• Enquiries by source – call centre, visits to locations, website forms etc.
  • Marketing expenditure – how much have you spent to achieve these results?
  • Marketing cost per sale – Marketing expenditure/number of sales – this will help determine your marketing budget for the year and each campaign
  • Marketing cost per enquiry – Marketing expenditure/number of enquiries – again this will help guide your budgeting decisions

Performance of marketing activities in three separate domains:

  1. Branding/reputation building activity
  • Brand awareness and reach– Ideally you’d have a survey conducted by a market research firm to determine brand awareness in your market, but for most the cost puts this out of reach. The next best thing is to track how many people each of your campaigns had the potential to reach.
    Use data from the media to estimate, for each campaign:

    • The total number of people who could have seen it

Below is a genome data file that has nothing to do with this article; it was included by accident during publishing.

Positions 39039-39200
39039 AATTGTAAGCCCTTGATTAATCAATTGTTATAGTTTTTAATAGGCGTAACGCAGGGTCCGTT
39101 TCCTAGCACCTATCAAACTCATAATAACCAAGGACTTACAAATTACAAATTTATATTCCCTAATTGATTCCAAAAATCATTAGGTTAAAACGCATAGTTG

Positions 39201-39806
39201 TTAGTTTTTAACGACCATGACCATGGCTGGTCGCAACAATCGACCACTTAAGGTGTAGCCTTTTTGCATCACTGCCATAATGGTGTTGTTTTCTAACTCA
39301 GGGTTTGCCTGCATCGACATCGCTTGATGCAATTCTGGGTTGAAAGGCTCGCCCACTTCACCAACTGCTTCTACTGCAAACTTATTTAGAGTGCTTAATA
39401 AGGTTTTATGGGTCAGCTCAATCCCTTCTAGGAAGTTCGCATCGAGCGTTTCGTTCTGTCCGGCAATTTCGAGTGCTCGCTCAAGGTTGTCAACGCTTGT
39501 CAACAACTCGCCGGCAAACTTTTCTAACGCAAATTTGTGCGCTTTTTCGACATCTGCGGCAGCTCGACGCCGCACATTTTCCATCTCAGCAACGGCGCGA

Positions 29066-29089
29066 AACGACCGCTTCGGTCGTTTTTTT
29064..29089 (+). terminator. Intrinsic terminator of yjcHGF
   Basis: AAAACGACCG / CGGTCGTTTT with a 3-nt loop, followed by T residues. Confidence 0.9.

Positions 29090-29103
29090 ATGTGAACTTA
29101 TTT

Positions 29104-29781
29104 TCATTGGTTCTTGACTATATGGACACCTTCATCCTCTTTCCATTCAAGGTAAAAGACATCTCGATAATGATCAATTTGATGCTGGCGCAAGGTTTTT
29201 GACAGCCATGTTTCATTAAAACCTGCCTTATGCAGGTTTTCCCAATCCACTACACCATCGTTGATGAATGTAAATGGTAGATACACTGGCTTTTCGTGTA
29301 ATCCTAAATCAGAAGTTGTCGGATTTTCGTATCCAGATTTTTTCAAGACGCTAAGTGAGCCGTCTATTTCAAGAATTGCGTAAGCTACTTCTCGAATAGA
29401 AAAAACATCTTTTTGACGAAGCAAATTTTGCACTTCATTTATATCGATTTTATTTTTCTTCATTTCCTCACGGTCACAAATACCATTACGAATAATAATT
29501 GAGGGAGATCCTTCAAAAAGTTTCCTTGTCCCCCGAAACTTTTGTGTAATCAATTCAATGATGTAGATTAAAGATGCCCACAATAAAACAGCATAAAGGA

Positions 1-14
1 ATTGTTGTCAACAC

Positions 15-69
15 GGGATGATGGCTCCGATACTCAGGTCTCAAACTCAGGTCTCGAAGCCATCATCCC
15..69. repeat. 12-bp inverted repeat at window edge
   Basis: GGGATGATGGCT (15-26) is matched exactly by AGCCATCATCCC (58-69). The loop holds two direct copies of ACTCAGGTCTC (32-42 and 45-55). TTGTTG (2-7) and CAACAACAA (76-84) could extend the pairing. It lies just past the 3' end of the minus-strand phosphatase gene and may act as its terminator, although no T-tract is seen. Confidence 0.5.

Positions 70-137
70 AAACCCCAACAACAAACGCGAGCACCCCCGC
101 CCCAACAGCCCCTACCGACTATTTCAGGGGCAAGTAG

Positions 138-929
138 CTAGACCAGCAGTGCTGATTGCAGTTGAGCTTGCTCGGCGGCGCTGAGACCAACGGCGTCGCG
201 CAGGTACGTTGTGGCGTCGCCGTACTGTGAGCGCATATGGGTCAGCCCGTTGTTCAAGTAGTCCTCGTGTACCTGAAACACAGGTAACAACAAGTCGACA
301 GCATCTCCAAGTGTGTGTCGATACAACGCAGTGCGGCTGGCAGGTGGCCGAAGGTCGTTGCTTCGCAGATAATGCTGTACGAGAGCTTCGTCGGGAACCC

• Cost per person/per thousand people reached
  • Brand sentiment – Measuring what the general public think and feel about your brand is also a job for market researchers. If you can’t afford that, some other sources of insight include:
    • Google Alerts (https://www.google.com.au/alerts).
      By setting up alerts you can track the number of news articles and whether mentions are positive or negative.
    • Customer feedback.
      Customer surveys will offer insights into existing customers’ sentiments, but won’t track your brand’s reputation among your potential customers. If you have a small customer base and rely on word of mouth for new enquiries, track customer complaints. It’s likely that if they are complaining to you, they are complaining about you to others.
    • Social media.
      You can manually monitor social media channels for mentions about your brand, try a free search tool or take advantage of listening tools available within some social media management programs like Hootsuite.
  1. Direct marketing activity for each campaign

    • The response rate (the definition of a “response” will be different per campaign, it may be a newsletter subscription, an enquiry, or even interaction with a piece of content on your website or social media.)
    • Cost per response
  1. Overall engagement with your organisation

Here’s where you measure overall interaction with your organisation that’s not linked to any specific campaign. Comparing these measures over time against marketing activity can show up correlations between marketing activities and overall interaction with your organisation.